Cybersecurity skills shortage has led to a talent war between agencies, says Commerce CIO

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Written by Nihal Krishan

Federal agencies, including the Commerce Department, have resorted to poaching staff from other departments due to a shortage of cybersecurity skills in government, the agency’s chief information officer said. Andre Mendes.

“We basically hire people from one federal agency to another. We steal people from each other, that’s what it’s all about,” Mendes told FedScoop.

“It’s a very, very difficult situation with cybersecurity hiring. It’s extremely difficult to find the right people with the right skills right now,” said Mendes who spoke at the FedTalks technology conference on Wednesday, hosted by FedScoop.

Hiring difficulties arise amid a tight labor market and a severe shortage of qualified cyber engineers and analysts. CyberSeek, a recruiting website for cybersecurity jobs in the United States, which is funded by the Department of Commerce, estimates that there are currently 714,548 open cybersecurity jobs nationwide, which include positions in the public and private sectors.

In the public sector, there are nearly 39,000 cyber vacancies and 69,322 cybersecurity experts currently employed, according to estimates published by the website.

There has been a huge increase in cybersecurity job openings over the past year, following a series of massive attacks over the past two years against Federal Government, Colonial Pipeline and the meat producer JBS which raised awareness among the general public. the need for increased cybersecurity in government and the private sector.

Along with difficulties hiring cybersecurity experts, Mendes also said the federal government is struggling to hold its technology vendors and contractors accountable for cybersecurity flaws and issues.

“All federal agencies must hold their suppliers accountable in terms of susceptibilities. So when you sell a product to the federal government, you need to give some assurance that the product works as claimed and doesn’t unduly expose you to cybersecurity attacks due to inherent flaws in its scope,” Mendes said.

The Presidential National Security Telecommunications Advisory Committee (NSTAC) on Tuesday introduced proposals that would require all agencies in the executive civilian branch to monitor operational technology systems in real time.

Mendes said the presidential proposals would help improve cybersecurity, but would receive a strong backlash from the tech industry and IT vendors.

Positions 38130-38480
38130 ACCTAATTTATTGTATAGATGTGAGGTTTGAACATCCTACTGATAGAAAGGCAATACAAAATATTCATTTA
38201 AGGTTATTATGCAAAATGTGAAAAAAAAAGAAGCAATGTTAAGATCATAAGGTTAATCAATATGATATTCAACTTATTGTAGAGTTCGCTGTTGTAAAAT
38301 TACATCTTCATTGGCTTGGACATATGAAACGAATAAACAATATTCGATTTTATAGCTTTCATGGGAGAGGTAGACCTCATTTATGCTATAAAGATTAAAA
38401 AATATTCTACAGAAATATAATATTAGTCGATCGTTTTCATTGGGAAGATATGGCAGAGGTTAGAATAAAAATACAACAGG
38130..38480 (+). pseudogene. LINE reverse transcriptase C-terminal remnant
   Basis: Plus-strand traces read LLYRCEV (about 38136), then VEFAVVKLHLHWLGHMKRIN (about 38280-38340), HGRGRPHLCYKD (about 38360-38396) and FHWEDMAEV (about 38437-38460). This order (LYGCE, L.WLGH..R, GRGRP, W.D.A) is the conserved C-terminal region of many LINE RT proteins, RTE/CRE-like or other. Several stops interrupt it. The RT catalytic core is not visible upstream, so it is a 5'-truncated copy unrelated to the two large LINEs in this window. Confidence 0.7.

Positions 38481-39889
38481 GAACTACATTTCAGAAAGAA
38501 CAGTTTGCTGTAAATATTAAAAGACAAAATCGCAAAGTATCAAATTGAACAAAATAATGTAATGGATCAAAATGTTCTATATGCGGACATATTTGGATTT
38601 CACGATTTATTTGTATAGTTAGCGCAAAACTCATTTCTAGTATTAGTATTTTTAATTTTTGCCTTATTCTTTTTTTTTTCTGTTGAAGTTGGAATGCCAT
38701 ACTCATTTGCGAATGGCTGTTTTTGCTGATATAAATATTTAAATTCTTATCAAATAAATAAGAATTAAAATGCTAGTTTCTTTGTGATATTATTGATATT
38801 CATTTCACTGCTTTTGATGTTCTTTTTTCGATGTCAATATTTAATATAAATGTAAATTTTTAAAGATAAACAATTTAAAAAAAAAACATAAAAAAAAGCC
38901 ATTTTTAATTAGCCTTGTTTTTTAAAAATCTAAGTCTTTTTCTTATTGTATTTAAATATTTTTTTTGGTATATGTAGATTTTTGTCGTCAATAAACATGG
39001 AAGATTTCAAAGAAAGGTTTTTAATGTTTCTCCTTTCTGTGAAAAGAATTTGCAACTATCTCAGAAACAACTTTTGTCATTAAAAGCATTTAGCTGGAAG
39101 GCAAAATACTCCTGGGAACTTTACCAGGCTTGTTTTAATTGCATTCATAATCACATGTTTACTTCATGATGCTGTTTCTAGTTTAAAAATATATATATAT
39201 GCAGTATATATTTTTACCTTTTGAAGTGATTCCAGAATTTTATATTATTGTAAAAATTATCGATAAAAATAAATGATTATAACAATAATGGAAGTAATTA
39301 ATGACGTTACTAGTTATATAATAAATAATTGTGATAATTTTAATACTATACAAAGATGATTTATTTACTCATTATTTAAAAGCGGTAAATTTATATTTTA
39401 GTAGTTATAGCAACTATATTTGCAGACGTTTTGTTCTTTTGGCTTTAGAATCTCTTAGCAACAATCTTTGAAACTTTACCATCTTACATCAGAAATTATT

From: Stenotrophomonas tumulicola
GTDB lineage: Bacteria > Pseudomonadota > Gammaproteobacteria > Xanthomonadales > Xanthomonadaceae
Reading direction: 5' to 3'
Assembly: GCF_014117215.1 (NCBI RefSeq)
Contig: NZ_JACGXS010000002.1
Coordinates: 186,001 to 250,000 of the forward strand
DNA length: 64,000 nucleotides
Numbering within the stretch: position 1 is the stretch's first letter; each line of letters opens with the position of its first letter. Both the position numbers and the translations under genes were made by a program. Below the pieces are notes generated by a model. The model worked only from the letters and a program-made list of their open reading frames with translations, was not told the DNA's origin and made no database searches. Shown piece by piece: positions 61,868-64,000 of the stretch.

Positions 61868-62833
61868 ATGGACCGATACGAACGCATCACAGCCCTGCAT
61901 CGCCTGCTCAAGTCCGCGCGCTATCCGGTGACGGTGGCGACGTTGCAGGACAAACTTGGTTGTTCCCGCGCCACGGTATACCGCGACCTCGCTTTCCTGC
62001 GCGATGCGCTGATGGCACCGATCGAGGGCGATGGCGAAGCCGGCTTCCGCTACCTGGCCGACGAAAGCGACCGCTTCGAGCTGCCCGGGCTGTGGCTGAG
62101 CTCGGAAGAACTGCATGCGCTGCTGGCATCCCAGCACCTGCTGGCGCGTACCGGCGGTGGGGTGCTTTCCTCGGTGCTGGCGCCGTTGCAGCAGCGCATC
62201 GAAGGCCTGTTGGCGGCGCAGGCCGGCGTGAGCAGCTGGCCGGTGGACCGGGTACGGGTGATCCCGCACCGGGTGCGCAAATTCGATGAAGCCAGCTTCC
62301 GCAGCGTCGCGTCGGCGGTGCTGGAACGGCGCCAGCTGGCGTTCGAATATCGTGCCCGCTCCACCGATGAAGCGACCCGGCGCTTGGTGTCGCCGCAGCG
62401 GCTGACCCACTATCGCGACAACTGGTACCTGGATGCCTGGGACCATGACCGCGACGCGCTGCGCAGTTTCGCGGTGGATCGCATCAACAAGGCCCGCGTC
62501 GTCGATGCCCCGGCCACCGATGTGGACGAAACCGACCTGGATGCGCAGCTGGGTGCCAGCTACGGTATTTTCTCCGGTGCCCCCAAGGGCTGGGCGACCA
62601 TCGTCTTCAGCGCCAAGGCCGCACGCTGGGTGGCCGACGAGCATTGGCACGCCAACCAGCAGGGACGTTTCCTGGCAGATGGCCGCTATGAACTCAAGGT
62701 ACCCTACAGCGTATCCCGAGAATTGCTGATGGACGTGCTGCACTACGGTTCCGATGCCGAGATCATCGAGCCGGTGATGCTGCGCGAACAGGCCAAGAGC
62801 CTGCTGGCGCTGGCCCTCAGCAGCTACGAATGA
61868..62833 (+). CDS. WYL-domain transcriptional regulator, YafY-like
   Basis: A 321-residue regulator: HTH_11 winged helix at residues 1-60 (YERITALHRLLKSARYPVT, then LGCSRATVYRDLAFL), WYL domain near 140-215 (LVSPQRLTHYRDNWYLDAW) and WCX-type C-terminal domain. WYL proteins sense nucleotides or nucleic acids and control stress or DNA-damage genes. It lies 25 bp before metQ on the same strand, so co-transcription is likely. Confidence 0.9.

“The administration has just started the process and there will be huge lobbying against it from vendors trying to minimize its effects. Vendors will do their best to minimize their exposure to change because they don’t want have accountability they haven’t had accountability in the past so why should they have it now but the reality is that in today’s environment we can’t afford not to have accounts to give back,” Mendes said.

Shortly after becoming the CIO of the Commerce Department in 2020, Mendes said he would like to see greater accountability in the federal government for agency IT budgets due to executive “black hole” spending. regulations or modernization.

Mendes said he has worked in recent years to use his nearly $4 billion a year budget more efficiently with less spending on IT tools and resources.

“We can demonstrate a clear reduction in costs in large measure due to greater collaboration within the agency over the past two years,” Mendes said.

“We’re leveraging those dollars elsewhere, where they’re more mission oriented to trade and official affairs offices and less to IT infrastructure,” he added.

Commerce spends about 30% of its budget on IT thanks to heavy users such as the National Oceanic and Atmospheric Administration, the National Institute for Standards and Technology, the US Patent and Trademark Office, and the Census Bureau.

Speaking to FedScoop, Mendes cited the International Trade Administration, where he previously served as CIO, as an example of an agency where consolidating corporate IT services has been successful in reducing costs.

According to the CIO, the use of cloud-first environments and layers of abstraction has resulted in significant cost savings which has resulted in ITA spending only 10% of its IT budget. Mendes added that efficiencies have allowed employees to work on more mission-focused areas, such as pricing.

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